Black Indians United
Black Indians United Legal Defense and Education Fund
5 Tribes Embassy
1866 Treaties-Ethnic (Black) Indians and Freedmen
Bureau of Ethnic Indian and Freedmen Affairs
Wisdom of the Bear
"The strength of the people is in the wisdom of the bear…he holds great powers of many spirits"--Burgess Roye, Artist-Enid, Oklahoma.
*Contributed by Principal Chief Puhlki Hosh Binili Nita (Al "Running Bear" Molette) Chunchula Alabama Band of Mississippi Choctaw
“Responding to numerous inquiries regarding status of the Legal Affairs of Ethnic (Black) Indians and Freedmen of the 5 Civilized Tribes, since 2004”
A bona fide movement is underway to establish, as a permanent Mission of the 5 Tribes Embassy, a Bureau of Ethnic Indian and Freedmen Affairs within *the geographical boundaries of the original land set-aside as a permanent home for the Indians of the United States, initially established in 1817, confirmed by the boundaries of various Indian Treaties, ratified by Congress in 1834, as "Indian Territory" through the Indian Intercourse Act.
The same-said geographical jurisdiction was also identified by landslide vote, election and ratification of the Sequoyah Constitution on November 7, 1905 by the people of the Indian Territory [Indian-Black and White] as the" State of Sequoyah," now known as the State of Oklahoma [the Choctaw word for "Red Man"] for Indians.
*[ “When Thomas Jefferson was president of the United States, he undertook to set aside the land west of the Mississippi River as a permanent home for the Indians of the United States. In 1817, the area now known as North Dakota, South Dakota, Nebraska, Kansas and Oklahoma was known as the “Indian Territory,” being inhabited almost entirely by Indians, many of whom had never seen a white person."]
It is our aim to draw upon core Administrators and Legal Allies at Harvest Institute Freedmen Federation of Washington, D.C., Black Indians United Legal Defense and Education Fund Member Nations, Human Rights, Reparations, and Justice Tribunal Advocates, Educators and Allied Nations to build a proper Commission to aid Ethnic Native Americans and Freedmen in our self-determined efforts to achieve parity, self-rule, true Economic Justice and Liberation for our peoples.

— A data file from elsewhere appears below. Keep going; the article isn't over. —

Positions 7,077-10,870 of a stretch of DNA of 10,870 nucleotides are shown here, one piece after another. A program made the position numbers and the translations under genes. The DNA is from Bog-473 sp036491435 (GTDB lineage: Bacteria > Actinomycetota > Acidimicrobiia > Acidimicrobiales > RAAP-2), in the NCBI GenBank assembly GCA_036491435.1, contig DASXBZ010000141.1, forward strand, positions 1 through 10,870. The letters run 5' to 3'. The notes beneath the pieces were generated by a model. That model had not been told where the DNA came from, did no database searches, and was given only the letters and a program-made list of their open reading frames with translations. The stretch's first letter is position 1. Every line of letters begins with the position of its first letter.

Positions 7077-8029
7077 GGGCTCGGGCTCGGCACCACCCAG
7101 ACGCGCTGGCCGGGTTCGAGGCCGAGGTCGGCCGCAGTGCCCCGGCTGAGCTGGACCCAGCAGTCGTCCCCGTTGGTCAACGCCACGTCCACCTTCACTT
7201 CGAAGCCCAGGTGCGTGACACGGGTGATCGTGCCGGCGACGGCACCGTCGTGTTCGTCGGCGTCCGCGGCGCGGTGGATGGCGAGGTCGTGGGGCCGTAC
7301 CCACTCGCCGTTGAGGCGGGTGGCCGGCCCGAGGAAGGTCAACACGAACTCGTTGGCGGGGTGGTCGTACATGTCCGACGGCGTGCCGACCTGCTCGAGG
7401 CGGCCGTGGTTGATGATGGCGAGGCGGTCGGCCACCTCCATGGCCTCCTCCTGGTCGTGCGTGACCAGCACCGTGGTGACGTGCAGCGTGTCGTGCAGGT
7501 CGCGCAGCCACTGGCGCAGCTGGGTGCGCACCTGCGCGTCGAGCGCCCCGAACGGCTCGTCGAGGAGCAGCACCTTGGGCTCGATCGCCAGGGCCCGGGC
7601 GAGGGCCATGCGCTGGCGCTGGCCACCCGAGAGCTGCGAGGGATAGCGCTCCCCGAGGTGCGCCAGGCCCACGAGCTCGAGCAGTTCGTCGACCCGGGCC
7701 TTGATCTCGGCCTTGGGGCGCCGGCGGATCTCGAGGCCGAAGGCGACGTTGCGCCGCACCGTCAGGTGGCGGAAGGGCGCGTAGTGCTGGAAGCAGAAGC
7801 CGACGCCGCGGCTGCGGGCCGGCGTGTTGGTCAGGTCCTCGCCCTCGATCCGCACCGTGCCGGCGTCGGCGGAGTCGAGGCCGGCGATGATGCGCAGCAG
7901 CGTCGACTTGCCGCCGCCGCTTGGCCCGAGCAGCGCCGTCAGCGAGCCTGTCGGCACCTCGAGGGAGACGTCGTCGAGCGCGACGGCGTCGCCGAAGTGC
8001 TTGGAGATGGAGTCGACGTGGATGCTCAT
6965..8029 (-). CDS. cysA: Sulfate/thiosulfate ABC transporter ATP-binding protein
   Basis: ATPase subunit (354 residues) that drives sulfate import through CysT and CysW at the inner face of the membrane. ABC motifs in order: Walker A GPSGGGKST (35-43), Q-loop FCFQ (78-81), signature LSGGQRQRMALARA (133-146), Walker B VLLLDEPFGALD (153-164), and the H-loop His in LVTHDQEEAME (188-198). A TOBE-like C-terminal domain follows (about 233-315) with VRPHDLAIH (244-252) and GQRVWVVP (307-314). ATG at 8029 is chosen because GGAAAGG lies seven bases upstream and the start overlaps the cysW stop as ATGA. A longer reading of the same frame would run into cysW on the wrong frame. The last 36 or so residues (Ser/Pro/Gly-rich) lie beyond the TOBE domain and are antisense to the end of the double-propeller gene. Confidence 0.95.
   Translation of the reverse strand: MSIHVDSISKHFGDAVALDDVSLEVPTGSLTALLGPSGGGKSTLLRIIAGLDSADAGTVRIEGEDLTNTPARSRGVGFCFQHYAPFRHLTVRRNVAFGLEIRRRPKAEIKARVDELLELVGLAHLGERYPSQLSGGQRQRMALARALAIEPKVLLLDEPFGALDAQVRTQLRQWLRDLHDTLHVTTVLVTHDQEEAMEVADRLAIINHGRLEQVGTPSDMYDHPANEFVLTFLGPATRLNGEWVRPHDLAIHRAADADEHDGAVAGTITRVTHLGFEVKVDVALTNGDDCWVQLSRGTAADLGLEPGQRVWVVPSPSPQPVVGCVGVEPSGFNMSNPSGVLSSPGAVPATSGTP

Angela Molette, Principal Chief of the United Tuscaloosa Band of the Choctaw Nation, serving in her capacity as Representative and Spokesperson for Black Indians United Legal Defense and Education Fund, Inc., has, since 2004 responded to numerous inquiries regarding status on the Legal Affairs of Ethnic (Black) Indigenous Indians and Freedmen of the 5 Civilized Tribes.
In conversation with fellow “One Nation” Advocate Gary Metallic, Hereditary Chief Mi’kmaq Nation on the status/condition of the Ethnic Protectorate, Entitlement Group and 1866 Treaty Beneficiaries--Ethnic Black Indians and Freedmen of the 5 Civilized Tribes--received from Chief Metalllic a reminder of the (then-May 2008) upcoming U.S. Tour of Tribal Nations, The Honorable Mr. Doudou Diène, Special Rapporteur of the Commission on Human Rights on Contemporary Forms of Racism, Racial Discrimination, Xenophobia and Related Intolerance, OHCHR-UNOG (from his base in Geneva, Switzerland).
The result of Chief Metallic’s gentle reminder was Molette’s Addendum Shadow report prepared May 28, 2008 entitled;
Ethnic Indigenous Native Americans
And Indian Freedmen of the 5 Civilized Tribes
Addendum Shadow Report
On The Occasion Of Its Review
The Consolidated Indigenous Shadow Report
the International Indian Treaty Council
The United Nations Committee
On The Elimination of Racial Discrimination
Prepared May 2008
The Shadow Report was promptly submitted to the U.N. Commission.
The same report was sent to incoming U.N. Special Rapporteur, James Anaya.
A natural outgrowth of Chief Gary Metallic’s reminder to Angela Molette, was a self-funded study to determine the history of Fiscal Responsibility for Freedmen Affairs, including development of Diplomatic Corps, Mission Boards, Education Boards-(Religious/Philanthropic), Foreign Indian Affairs Bureaus, the U.S. Consulate, Dispatching of Consular Agents, Department of War, Establishment of the Indian Affairs Commission, Dawes Commission, Freedmen Bureau and handling of Enabling Acts, Land Grants, Treaty Mandates and Trusts relating to them.
Extra effort was put into determination of the reasons for abandonment and effect of disbanding Federal Agency Efforts to address Freedmen Affairs after the U.S. Department of War relinquished its handling of Ethnic Indian Affairs, to the U.S. Bureau of Indian Affairs run by civilians.
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